UZWIL, SWITZERLAND — Bühler on Feb. 13 reported EBIT of CHF 146 million ($163.6 million) for 2020 compared to CHF 248 million a year ago.

Turnover was CHF 2.7 billion, down 17.0% from CHF 3.3 billion. The 2020 figures are impacted by the development of currency exchange rates, specifically of the Chinese yuan, euro, and US dollar against the Swiss franc.

The Group gained financial strength, with equity ratio reaching 44.2% (+1.4 percentage points) and net liquidity soaring to CHF 749 million (+66.8%). Turnover was CHF 2.7 billion (-17.0%), with order intake amounting to CHF 2.6 billion (-16.7%).

“Protecting our liquidity had the highest priority over the course of last year,” said Chief Financial Officer Mark Macus. “Our target was to remain a very solid and strong partner for all our stakeholders, and we achieved this even in a challenging year like 2020.”

Operating cash flow jumped 211% from CHF 151 million to CHF 470 million.

“With high agility we adapted quickly to the new situation to ensure continuity on all levels,” said Chief Executive Officer Stefan Scheiber. “In light of our global set-up and innovation power, we are looking into the future with bounded optimism.”

Bühler assured the health of its employees and its daily operations throughout the year. Supply chains proved remarkably solid, as Bühler was able to absorb the pandemic’s waves thanks to its global network of 33 factories, 100 service stations, and digital tools such as remote customer trials or commissioning, to bring much needed food capacities online worldwide.

“We have seen a sharp rise in customer demand for digital solutions, but also for sustainable solutions, such as CO2-reduced emissions, nutritious and healthy food, high-end deposition technologies, and clean mobility,” Scheiber said.

Grains & Food (GF) order intake was CHF 1.6 billion, 13.9% lower than the previous year. Turnover decreased 7.2% to CHF 1.7 billion. With the implementation of solutions such as Mill E3 and its Arrius integrated grinding system, GF further expanded its position as a technological leader in grain processing and human and animal nutrition.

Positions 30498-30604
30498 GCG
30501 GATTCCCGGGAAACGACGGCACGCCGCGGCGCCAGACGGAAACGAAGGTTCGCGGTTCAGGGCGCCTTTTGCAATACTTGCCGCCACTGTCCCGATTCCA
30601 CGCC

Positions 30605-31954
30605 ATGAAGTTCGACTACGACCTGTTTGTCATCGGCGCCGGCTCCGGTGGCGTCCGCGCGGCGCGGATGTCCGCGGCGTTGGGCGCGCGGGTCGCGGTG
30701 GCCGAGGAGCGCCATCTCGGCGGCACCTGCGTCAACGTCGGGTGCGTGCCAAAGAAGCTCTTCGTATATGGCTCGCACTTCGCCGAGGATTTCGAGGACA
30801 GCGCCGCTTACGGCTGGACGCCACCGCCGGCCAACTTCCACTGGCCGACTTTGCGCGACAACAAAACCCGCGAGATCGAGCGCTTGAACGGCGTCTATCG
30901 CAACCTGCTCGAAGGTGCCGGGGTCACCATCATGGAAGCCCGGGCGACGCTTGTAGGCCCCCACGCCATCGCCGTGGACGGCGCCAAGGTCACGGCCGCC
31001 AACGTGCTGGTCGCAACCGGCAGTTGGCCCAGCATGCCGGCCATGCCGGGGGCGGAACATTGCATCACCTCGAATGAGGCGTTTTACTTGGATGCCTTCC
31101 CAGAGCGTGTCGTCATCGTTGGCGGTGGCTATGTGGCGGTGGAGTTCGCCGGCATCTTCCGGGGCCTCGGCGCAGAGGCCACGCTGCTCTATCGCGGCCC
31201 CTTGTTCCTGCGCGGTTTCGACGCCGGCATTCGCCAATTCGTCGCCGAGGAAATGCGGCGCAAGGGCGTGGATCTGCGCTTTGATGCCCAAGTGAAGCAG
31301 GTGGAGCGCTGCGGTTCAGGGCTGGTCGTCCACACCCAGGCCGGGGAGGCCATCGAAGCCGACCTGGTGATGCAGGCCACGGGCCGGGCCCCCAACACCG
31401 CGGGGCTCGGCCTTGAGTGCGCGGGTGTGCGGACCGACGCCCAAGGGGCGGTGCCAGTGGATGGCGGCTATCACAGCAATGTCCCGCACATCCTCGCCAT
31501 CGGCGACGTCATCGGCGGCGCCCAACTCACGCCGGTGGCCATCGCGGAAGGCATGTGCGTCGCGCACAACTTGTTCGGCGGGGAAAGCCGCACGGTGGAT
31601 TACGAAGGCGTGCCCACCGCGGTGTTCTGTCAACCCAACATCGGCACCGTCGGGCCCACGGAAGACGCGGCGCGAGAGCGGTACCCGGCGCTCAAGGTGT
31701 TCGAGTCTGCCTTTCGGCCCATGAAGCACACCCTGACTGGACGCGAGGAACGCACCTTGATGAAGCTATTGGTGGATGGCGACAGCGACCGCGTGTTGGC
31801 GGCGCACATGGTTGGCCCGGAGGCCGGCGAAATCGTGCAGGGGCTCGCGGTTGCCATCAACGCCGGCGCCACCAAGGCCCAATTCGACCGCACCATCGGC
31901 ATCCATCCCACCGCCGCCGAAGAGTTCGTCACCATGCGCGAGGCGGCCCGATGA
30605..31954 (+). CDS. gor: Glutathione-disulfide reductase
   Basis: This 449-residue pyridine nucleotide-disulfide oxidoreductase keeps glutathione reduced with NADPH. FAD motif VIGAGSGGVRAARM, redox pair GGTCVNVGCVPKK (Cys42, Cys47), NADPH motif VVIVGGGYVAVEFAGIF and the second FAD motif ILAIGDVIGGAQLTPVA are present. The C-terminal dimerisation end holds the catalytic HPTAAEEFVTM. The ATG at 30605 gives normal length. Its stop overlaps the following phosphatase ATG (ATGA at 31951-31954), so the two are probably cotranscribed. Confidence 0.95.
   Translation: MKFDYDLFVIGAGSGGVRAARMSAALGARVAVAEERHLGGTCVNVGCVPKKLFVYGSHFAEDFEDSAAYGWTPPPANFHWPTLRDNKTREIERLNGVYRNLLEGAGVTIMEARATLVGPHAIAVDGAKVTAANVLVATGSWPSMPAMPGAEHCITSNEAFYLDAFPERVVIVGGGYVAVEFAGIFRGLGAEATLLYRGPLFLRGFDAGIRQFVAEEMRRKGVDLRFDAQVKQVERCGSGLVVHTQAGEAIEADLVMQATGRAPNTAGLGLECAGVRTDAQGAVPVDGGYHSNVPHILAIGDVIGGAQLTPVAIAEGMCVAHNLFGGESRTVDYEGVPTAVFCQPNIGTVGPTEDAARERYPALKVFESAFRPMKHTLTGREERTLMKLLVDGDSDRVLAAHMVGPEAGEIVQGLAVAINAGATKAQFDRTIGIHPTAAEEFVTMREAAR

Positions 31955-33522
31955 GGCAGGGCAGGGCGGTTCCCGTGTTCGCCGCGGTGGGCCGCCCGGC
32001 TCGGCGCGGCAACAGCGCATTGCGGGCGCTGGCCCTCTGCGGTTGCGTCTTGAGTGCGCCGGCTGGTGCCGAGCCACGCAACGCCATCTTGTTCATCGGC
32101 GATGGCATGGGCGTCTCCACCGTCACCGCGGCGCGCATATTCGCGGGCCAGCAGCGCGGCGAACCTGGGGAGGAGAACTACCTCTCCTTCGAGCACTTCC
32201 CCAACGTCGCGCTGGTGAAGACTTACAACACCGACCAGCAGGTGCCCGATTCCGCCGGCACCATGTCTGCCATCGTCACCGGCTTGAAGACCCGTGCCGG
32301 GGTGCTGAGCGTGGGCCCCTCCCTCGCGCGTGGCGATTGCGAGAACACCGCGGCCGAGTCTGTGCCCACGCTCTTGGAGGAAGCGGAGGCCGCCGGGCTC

The Consumer Foods (CF) business was more affected by the pandemic, as customers in the industry suffered from much diminished traffic in duty-free shops, restaurants, and hotels – much less business originated for them because of reduced events. Order intake decreased 29.2% to CHF 549 million. Turnover decreased 25.8% to CHF 574 million. The order intake of Advanced Materials (AM) came in at CHF 453 million, down 7.2%.

Turnover shrank 31.7% to CHF 443 million, caused by the severe weakness of the global automotive industry. However, the high-tech special deposition technology business of Bühler Leybold Optics grew substantially. Therefore, AM has improved its profitability, resulting from immediate and tight adjustments of structure costs to the new market conditions and the launch of innovations which were very positively absorbed by the markets.

The company said the highlights from the businesses were strong growth of the Value Nutrition business due to high interest in meat alternatives from plant-based proteins; the build-up of large food parks such as in Egypt where Bühler built complete industrial infrastructures comprising of mills, biscuit, wafer, chocolate, and pasta lines; and the strong growth of Bühler Leybold Optics’ optical coating solutions, addressing the high demand for computer chips.

Along with the divergent course of Bühler’s businesses, there was also a shift in regional development towards Asia. While all markets reported lower volumes, Bühler Asia managed to be stable driven by the strong growth of Bühler’s business in China.

Order intake in China rose sharply by 15% for the full year. Regarding turnover, Asia now makes up 35% (previous year: 31%), Europe 30% (30%), North America 16% (16%), Middle East & Africa 11% (14%), South America 5% (6%), and South Asia 3% (3%).

Despite the challenging environment, Bühler continued to execute its innovation roadmap, launching 86 new products and solutions.

The expenses for research and development were about at last year’s level at CHF 139 million (previous year: CHF 149 million), leading to an increase relative to Group turnover of 5.2% (previous year: 4.6%). Bühler has opened new application centers for food in Minneapolis, US, for malting and brewing in Beilngries, Germany, and a new training and education center for cocoa processing in Abidjan, Cote-d’Ivoire. With Givaudan, the global leader in flavors and fragrances, Bühler built an Innovation Center dedicated to plant-based foods in Singapore. The new facility is planned to open in March 2021. With Canadian Premier Tech, Bühler formed a joint venture in China for new packaging solutions which started very successfully in 2020. Furthermore, Bühler drove latest innovations for digital platforms and solutions successfully into industrial applications globally with impressive success.

Bühler took all learnings from 2020 to increase business excellence and develop the “new normal”, for example, by switching to digital customer communication formats, such as the Bühler Virtual World. Based on a strong purpose as a family company and dedicated employees across the globe, with its innovation power, broad portfolio, and its global set-up, Bühler is looking into the future with optimism.

“For 2021, we expect our business volume and profitability to stay stable, as the coronavirus crisis will have a longer lasting effect in our businesses. At the same time, we are now laying ground to return to profitable growth in future, by addressing new markets and adapting to new market conditions and opportunities with agility and determination,” Scheiber said.